[(1)] whether case management services have been provided in accordance with applicable laws and rules[;] or [(2)] whether the local agency has assured that the services identified in the recipient's individual service plan have been delivered in accordance with the laws and rules governing the provision of those services.

Minn.Stat. § 256.045, subd. 4a. Crawford contends that the Commissioner has jurisdiction to hear and to determine the issues he raises under both prongs of the appeal provision of subdivision 4a.

A. First prong of appeal provision of Minn.Stat. § 256.045, subd. 4a.

On its face, the first prong involves the county agency's direct provision of case management services. Case management services for persons with mental retardation:

include diagnosis, an assessment of the individual's service needs, an individual service plan, an individual habilitation plan, and methods for providing, evaluating and monitoring the services identified in the plan.

Minn.Stat. § 256B.092, subd. 1a (1988);[1]see also Minn.R. 9525.0015, subpt. 4 (1989) (defining "case management services"); Minn.R. 9525.0025, subpt. 2 (1989) (stating purpose of rules pertaining to case management services for persons with mental retardation). Case management services are provided by an individual case manager designated by the county board. Minn.R. 9525.0015, subpt. 4; Minn.R. 9525.0035, subpt. 2 (1989).

At his conciliation conference and subsequent appeal to the Commissioner, Crawford argued that his county case manager failed to protect his rights by actively supporting his demission from the group home; by failing to make efforts to get an advocate involved in challenging his demission; by supporting his prosecution on a criminal charge and relating private information to the police; and by purporting also to act as his guardian in planning and approving the use of aversive and deprivation procedures. Crawford argues that the Commissioner has jurisdiction to hear and to determine issues involving the case manager's responsibility for protection of Crawford's rights. We agree.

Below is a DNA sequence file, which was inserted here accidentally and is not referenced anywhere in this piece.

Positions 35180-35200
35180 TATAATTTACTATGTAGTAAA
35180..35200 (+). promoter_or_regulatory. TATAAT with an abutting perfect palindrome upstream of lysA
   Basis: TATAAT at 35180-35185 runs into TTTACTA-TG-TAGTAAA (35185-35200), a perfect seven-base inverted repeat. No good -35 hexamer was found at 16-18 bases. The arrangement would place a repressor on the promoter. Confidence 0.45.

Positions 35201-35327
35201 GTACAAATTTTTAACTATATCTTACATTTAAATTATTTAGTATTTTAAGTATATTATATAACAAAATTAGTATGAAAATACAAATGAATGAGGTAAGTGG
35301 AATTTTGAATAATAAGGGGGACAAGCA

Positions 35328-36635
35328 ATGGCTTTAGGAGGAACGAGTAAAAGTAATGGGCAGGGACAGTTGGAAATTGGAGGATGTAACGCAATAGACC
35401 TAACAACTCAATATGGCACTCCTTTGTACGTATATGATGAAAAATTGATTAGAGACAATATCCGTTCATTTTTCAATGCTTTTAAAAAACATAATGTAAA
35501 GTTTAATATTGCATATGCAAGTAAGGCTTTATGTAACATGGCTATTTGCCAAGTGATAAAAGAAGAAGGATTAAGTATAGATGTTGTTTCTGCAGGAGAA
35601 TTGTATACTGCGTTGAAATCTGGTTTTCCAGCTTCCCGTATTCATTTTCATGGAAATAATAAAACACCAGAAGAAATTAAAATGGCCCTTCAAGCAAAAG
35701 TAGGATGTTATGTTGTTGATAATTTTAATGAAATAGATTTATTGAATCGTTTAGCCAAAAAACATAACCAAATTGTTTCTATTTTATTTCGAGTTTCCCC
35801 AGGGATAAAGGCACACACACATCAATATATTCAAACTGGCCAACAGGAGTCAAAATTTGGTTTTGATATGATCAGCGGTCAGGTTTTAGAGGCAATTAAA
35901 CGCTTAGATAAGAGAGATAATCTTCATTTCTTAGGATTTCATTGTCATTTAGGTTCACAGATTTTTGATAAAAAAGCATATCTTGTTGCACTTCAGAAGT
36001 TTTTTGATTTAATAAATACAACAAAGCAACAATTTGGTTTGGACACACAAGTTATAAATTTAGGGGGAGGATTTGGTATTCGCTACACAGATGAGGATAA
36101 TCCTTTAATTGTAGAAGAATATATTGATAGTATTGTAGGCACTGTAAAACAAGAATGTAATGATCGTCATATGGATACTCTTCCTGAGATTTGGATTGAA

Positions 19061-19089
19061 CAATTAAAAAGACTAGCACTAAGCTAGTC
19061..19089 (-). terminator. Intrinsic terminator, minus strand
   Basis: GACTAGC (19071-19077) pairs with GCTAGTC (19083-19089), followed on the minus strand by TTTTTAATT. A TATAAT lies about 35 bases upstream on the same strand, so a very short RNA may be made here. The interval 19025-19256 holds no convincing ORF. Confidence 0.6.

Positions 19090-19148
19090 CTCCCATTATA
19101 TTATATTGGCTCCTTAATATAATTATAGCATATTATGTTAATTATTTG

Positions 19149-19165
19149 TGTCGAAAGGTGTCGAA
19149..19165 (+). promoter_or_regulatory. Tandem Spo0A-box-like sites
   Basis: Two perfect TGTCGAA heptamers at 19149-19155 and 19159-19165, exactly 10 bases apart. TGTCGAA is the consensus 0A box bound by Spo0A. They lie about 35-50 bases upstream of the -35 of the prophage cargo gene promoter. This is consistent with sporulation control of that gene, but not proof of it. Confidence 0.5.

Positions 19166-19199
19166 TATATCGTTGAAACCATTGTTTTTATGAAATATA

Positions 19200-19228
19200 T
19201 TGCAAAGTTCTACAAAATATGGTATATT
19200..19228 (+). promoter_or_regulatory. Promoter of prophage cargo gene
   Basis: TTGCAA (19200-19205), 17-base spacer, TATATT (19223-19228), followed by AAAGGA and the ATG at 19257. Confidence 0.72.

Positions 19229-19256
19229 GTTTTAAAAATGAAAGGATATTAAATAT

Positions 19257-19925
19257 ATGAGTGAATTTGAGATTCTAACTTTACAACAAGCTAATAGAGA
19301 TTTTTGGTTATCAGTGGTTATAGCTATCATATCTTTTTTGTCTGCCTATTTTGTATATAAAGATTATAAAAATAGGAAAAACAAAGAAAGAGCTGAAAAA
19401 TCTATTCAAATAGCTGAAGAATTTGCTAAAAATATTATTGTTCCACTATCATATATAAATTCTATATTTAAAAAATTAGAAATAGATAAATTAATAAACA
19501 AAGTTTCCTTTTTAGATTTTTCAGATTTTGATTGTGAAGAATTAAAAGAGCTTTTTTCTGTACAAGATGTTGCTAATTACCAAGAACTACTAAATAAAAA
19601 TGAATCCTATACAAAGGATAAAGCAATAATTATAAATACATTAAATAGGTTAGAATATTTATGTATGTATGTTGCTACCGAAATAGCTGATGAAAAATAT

The definition of "case management services" in Minn.R. 9525.0015, subpt. 4 includes the following sentence:

Case management services include monitoring and evaluating the delivery of the services to, and protecting the rights of, the persons with mental retardation.

Id. (emphasis added). Issues involving whether the case manager provided case management services "in accordance with applicable laws and rules" are appealable under the first prong of Minn.Stat. § 256.045, subd. 4a's appeal provision. "[P]rotecting the rights of" persons with mental retardation is, explicitly, part of the definition of case management services under the applicable rule, Minn.R. 9525.0015, subpt. 4. It follows, from the plain language of subdivision 4a, that the Commissioner has jurisdiction to determine what actions were required of the case manager to protect Crawford's rights, whether the case manager fulfilled this responsibility and what relief is appropriate.

The Commissioner argues that Crawford's complaints about his case manager's *587 actions are actually complaints about how the county acted in its capacity as Crawford's public guardian and that proper jurisdiction therefore lies with the probate division of the district court. The same individual who serves as Crawford's county case manager also purported to act as his guardian at the time the actions Crawford complains of were taken. This "dual role" of Crawford's case manager is contrary to a 1987 legislative directive to the Commissioner. Minnesota Statutes section 252 A. 21, subdivision 2 (1988) directs the Commissioner to adopt rules implementing chapter 252A, which "must include * * * a requirement that the duties of guardianship * * * and case management not be performed by the same person." Although a rule incorporating this requirement has not yet been promulgated, several existing rules clearly contemplate that case management and guardianship roles are to be exercised by different persons. See Minn.R. 9525.0075, subpts. 1, 5, 6 (1989) (individual service plan development); Minn.R. 9525.0085, subpt. 2.F. (1989) (authorization of services); Minn.R. 9525.2710, subpt. 18 (1989) (composition of interdisciplinary team); Minn.R. 9525.2780 (1989) (authorization of use of aversive and deprivation procedures).

The Commissioner argues that the case manager was acting in her role as Crawford's guardian when the actions Crawford complains of were taken, and that those actions were within the scope of a guardian's powers. We disagree.

First, on the record before us, we find it impossible to determine which of the two roles the case manager was exercising when she supported Crawford's demission from the group home; neglected to get an advocate involved to challenge his demission; supported criminal prosecution of Crawford and divulged private information to the police; engaged in planning; and approved the use of aversive and deprivation procedures. Second, even if we could determine that the case manager was acting as Crawford's guardian when she took these actions, she at no time abdicated her case management responsibilities to Crawford. The case manager at all times remained subject to the laws and rules governing provision of case management services, and those rules required her to protect Crawford's rights.